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As a college student, it's tough to get approved on your own for private student loans, which may lead you to ask a parent to cosign the loan. Unfortunately, cosigning the loan will add the loan and its monthly payment to your cosigner's credit report, which can impact their ability to get credit in the future. Also, if you miss a payment, it'll damage both your and your cosigner's credit scores.
The good news is that some lenders allow you to remove a cosigner from your student loan. Removing a cosigner typically requires you to make a certain number of payments and undergo a credit check. The actual criteria can vary from lender to lender, but generally you'll need to take the following steps to remove a cosigner from your student loan.
1. Make On-Time Payments
If your lender offers cosigner release, the first requirement is generally to make a certain number of consecutive on-time monthly payments. Depending on the lender, the requirement may be 12, 24, 36 or even 48 payments.
2. Gather the Paperwork
Once you've completed the payment requirement, you'll need to submit an application. Depending on which lender you're working with, you may need to meet other criteria, such as being a U.S. citizen or permanent resident, being the age of majority in your state, not having any delinquencies on other loans with the lender or not having other loans in forbearance or deferment.
You'll also need to provide income documents, such as pay stubs or tax returns, proof of graduation and others. Check with your lender to find out what's required.
3. Submit to a Credit Check
A cosigner agrees to pay your student loan if you can't, so in order to release them from that obligation, you'll need to prove that you're able to make the payments on your own without anyone to fall back on.
This means submitting to a credit check. In addition to reviewing your credit history, the lender will also consider your income, other debts and other factors.
Unfortunately, this can be difficult if you only graduated one or two years ago and haven't had much time to build your credit or establish a solid income.
Alternatives if You Can't Release a Cosigner
Not all private lenders offer a cosigner release program, and the ability to release a cosigner is much more common among in-school private loans than for refinance loans. So, if your lender doesn't offer the chance to remove your cosigner or you don't qualify based on its criteria, here are some potential alternatives you can pursue.
Refinance the Loans
What's more, refinancing could also allow you to secure a lower interest rate and choose a repayment plan that better fits your budget.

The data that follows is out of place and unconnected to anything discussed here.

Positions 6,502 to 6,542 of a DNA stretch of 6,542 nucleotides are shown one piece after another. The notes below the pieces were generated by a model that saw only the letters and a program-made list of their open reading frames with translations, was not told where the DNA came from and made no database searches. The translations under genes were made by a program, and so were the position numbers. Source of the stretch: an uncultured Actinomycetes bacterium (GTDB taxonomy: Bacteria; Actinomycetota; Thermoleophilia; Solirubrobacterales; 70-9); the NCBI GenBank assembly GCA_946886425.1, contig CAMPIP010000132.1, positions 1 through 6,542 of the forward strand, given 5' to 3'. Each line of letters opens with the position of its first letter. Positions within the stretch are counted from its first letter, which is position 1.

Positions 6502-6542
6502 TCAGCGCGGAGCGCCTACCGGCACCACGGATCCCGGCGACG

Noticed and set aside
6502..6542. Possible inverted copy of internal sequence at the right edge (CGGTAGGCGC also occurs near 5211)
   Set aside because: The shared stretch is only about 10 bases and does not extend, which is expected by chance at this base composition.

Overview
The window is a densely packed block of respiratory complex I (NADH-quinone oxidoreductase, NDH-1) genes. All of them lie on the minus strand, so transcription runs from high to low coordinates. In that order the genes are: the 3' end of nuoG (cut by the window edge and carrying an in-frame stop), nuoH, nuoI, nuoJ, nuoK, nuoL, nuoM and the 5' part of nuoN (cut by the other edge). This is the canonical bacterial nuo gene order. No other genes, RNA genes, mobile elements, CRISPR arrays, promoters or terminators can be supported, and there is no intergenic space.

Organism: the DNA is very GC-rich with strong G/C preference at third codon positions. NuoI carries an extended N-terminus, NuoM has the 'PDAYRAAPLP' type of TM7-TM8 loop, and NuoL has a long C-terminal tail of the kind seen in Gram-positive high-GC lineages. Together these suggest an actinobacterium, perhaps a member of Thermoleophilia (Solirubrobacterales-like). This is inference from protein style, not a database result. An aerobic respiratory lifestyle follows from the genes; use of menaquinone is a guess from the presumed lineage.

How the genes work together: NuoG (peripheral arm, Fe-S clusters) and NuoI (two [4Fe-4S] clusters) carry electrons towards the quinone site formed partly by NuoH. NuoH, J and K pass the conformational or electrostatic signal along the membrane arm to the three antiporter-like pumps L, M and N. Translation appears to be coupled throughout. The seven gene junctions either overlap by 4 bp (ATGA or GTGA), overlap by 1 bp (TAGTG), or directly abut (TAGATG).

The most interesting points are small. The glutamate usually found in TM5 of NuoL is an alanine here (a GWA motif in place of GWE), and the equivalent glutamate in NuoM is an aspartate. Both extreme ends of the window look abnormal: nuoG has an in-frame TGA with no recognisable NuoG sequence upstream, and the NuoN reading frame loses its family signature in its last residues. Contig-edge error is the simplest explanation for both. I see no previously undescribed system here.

While you may not be eligible for cosigner release, you may be able to refinance the student loans on your own with another lender. Just keep in mind that while you may get approved, you still typically need a high credit score and a strong income to qualify for the best interest rates and repayment terms.
Accelerate Your Repayment
If your goal is to eliminate the debt more quickly for both you and your cosigner, consider strategies to pay off the balances more quickly.
For example, you may choose the debt avalanche or debt snowball method to eliminate high-interest or low-balance loans first. You may also look for opportunities to earn extra income to make additional payments. Even small efforts can pay off in the long run.
Improve Your Credit
If refinancing your loans isn't a viable option, take the time to work on building your credit score so that your chances of getting approved for cosigner release or refinancing can improve.
Start by checking your credit report and credit score to get an idea of where you stand. Then, pinpoint areas where you can improve. For example, you can pay down high credit card balances, get caught up on past-due payments, have a parent add you as an authorized user on their credit card account or dispute inaccurate credit report information.
This process can take time, but if you get started early, you can easily do it while you're working on your lender's payment requirement.
Create a Plan for Your Student Loan Repayment
Regardless of how you approach releasing your cosigner from their obligation on your student loans, it's important to have a plan for how you want to pay down your debt.
The sooner you can pay it off, the sooner you'll have that extra cash flow and the easier it will be to work toward your other financial goals, such as buying a house, saving for retirement, bolstering your emergency fund and more.